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Robot Uses Human Touch to Feel Surroundings

13 December 2016

Researchers at Cornell University’s Organic Robotics Lab have developed a soft robot that uses stretchable optical waveguides that act as curvature, elongation and force sensors to feel its surroundings internally in the same way humans do.

In most robots today, the sensors are on the outside of the body and detect objects from the surface. In the robot developed by Cornell, the sensors are integrated into the body, so the robot detects forces being transmitted through the thickness of the robot in much the same way living organisms feel pain or other touch sensations.

A four-step soft lithography process was used to create a robot that can sense through touch in the same way living organisms do. Source: Cornell University  A four-step soft lithography process was used to create a robot that can sense through touch in the same way living organisms do. Source: Cornell University Optical waveguides have been used since the early 1970s for sensing functions such as tactile, position and acoustic. Originally it was a complicated process but through soft lithography and 3-D printing, it has led to the development of elastomeric sensors that are easily produced and can be incorporated into soft robots, researchers say.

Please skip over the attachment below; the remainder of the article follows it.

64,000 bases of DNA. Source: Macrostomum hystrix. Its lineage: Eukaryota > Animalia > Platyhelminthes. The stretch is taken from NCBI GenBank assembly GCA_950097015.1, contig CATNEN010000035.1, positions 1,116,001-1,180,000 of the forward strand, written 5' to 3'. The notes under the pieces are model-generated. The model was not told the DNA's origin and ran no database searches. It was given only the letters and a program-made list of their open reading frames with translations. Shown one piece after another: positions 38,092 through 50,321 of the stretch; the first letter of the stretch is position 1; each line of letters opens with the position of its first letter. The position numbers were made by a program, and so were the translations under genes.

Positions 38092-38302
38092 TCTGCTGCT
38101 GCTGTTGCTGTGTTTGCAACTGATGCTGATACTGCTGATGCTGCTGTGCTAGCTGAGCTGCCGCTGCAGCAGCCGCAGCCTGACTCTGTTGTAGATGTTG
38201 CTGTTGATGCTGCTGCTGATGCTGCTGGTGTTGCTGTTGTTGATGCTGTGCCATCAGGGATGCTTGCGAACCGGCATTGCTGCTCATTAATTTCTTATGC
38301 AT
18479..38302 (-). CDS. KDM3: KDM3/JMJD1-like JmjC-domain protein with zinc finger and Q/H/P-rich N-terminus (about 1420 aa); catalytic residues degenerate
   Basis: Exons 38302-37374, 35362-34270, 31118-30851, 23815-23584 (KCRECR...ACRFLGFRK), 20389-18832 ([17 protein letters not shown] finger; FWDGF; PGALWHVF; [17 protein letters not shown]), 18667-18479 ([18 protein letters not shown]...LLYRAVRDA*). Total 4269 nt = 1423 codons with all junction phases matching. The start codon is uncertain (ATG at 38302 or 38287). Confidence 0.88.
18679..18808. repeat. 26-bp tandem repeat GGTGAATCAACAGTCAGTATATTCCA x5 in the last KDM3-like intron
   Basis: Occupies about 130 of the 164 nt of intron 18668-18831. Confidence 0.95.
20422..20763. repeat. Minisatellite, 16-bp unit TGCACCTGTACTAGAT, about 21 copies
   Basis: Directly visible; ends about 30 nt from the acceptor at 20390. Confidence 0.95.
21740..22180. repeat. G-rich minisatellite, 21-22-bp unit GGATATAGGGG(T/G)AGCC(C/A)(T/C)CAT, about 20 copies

How They Did It

The Cornell group developed a four-step soft lithography process to produce the core (where light spreads) and the cladding—the outer surface of the waveguide—which also houses the light-emitting diode (LED) and the photodiode.

In the robotic hand as it deforms, light is lost through the core. This loss of light, as detected by the photodiode, is what allows the prosthetic hand to “sense” its surroundings.

“If no light was lost when we bend the prosthesis, we wouldn’t get any information about the state of the sensor,” says Robert Shepherd, assistant professor of mechanical and aerospace engineering at Organic Robotics Lab at Cornell. “The amount of loss is dependent on how it’s bent.”

Researchers used optoelectronic prosthesis to have the robot grasp and probe objects for shape and texture. For example, they had the robotic hand scan three tomatoes and determine, by softness, which was the ripest.

While this technology is a good fit for prostheses, it could be used in other industries as well, such as creating bio-inspired robots that could be used in space exploration.

In the future, the team plans to test optical waveguides in soft robotics that will focus on increased sensory capabilities by 3-D printing more complex sensor shapes and incorporating machine learning.

To contact the author of this article, email Peter.Brown@ieeeglobalspec.com


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